Avia Collinder, Business Writer
Central bank-supervised institutions have more than half-trillion dollars of customer savings under management, all generating returns below inflation.
New UDC boss Desmond Malcolm said such deposits should be better mobilised as capital for commercial projects.
Malcolm is suggesting that individuals, companies and group investors seek out investment opportunities for their cash instead of parking them in banks where the funds are losing value in real terms.
As at June 2012, Jamaica's commercial banks, near banks or FIA licencees, and building societies had J$554.5 billion of deposits on their balance sheets, but only J$376 billion of loans.
The banks accounted for J$423 billion of the total, but only J$288 billion of loans; building societies had J$125 billion but only J$91 billion of loans; while FIA licencees, which were the exception to the trend, had J$6.3 billion of deposits but J$6.8 billion in loans.
Essentially, the loan to deposit ratio of 69.6 per cent represents a $178 billion gap.
"Given the current low interest rate environment in Jamaica, huge sums are being held by depositors or savers at an average savings rate of two per cent on savings accounts and average high on fixed deposits below four per cent," said Malcolm.
Treasury bill yields are only at about 6.4 per cent, he added.
"We note that with annual inflation tracking around 6-7 per cent, these funds on deposit are losing real value and the need to find tangible investment opportunities to give a rate of return, at least ahead of the rate of inflation, provides an opportunity to attract capital to fund core projects of the UDC, in a manner consistent with development plan objectives," said the UDC general manager.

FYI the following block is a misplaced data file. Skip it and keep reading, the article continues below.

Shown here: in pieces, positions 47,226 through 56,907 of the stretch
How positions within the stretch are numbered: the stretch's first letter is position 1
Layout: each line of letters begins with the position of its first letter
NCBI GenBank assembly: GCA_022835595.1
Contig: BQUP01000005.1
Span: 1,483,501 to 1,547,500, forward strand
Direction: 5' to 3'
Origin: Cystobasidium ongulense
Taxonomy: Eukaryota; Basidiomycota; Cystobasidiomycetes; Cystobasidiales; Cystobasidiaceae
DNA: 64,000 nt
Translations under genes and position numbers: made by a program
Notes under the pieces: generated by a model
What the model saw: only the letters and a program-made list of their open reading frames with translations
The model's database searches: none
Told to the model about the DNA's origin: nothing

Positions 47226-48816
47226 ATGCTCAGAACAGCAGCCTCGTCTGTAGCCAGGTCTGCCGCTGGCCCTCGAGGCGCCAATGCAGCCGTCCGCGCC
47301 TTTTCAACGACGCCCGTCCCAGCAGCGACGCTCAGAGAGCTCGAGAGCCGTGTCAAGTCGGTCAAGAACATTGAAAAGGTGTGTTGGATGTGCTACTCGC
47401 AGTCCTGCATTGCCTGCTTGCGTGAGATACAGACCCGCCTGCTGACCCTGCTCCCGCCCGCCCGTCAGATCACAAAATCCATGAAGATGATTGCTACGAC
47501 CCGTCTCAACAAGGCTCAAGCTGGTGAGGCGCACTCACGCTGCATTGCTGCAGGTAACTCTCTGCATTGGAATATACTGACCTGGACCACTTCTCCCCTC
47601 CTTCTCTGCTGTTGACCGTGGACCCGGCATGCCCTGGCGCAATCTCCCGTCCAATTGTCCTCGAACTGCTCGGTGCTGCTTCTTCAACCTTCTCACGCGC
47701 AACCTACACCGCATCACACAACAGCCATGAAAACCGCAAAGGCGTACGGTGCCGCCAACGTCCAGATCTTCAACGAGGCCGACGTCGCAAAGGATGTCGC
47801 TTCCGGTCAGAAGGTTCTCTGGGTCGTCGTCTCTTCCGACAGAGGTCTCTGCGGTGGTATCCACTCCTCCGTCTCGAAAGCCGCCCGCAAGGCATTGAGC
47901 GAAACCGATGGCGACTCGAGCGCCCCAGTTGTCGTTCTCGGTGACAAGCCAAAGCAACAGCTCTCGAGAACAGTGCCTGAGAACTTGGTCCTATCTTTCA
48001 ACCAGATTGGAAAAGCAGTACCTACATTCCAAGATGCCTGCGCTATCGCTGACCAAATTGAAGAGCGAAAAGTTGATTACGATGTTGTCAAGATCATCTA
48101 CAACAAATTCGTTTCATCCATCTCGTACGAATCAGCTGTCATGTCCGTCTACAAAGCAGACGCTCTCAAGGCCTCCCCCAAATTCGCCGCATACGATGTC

Malcolm's pitch for the transformation of idle savings into credit comes amid anaemic responses to the UDC's three-year push to privatise more than 30 assets on its books.
UDC is seeking partners for some of the assets, and buyers for others; and Malcolm who landed his new job in August has noted that his preference is to cobble deals with Jamaican investors.
The UDC is on the hunt for private-sector partners for attractions such as Laughing Waters and Green Grotto Caves, as well as sale or real estate investment-trust deals for the 65,000 square foot Jamintel building, the Office Centre Building, a nearby shopping centre comprising of shops/office spaces, the Oceana hotel and office complex, and Victoria Pier restaurant/attraction, and more.
"The existing view is that there is indeed billions of dollars being held in commercial banks and other financial institutions in search of investment opportunity," Malcolm told Wednesday Business, clarifying his position that capital exists locally to provide funding for some, if not all, of UDC's development projects.
The state agency is looking beyond savings, however, as sources of capital.
"We anticipate that investment can be attracted through individual or corporate investments, trust and pension funds and via capital market activities. This includes the involvement of the Jamaica Stock Exchange or the junior exchange which also provides significant tax benefits to investors," Malcolm said.
"This would facilitate the participation of not just large investors but also tap into the pool of 'small' depositors or investors," he said.
The UDC is currently finalising a list of priority projects for 2012 to 2014.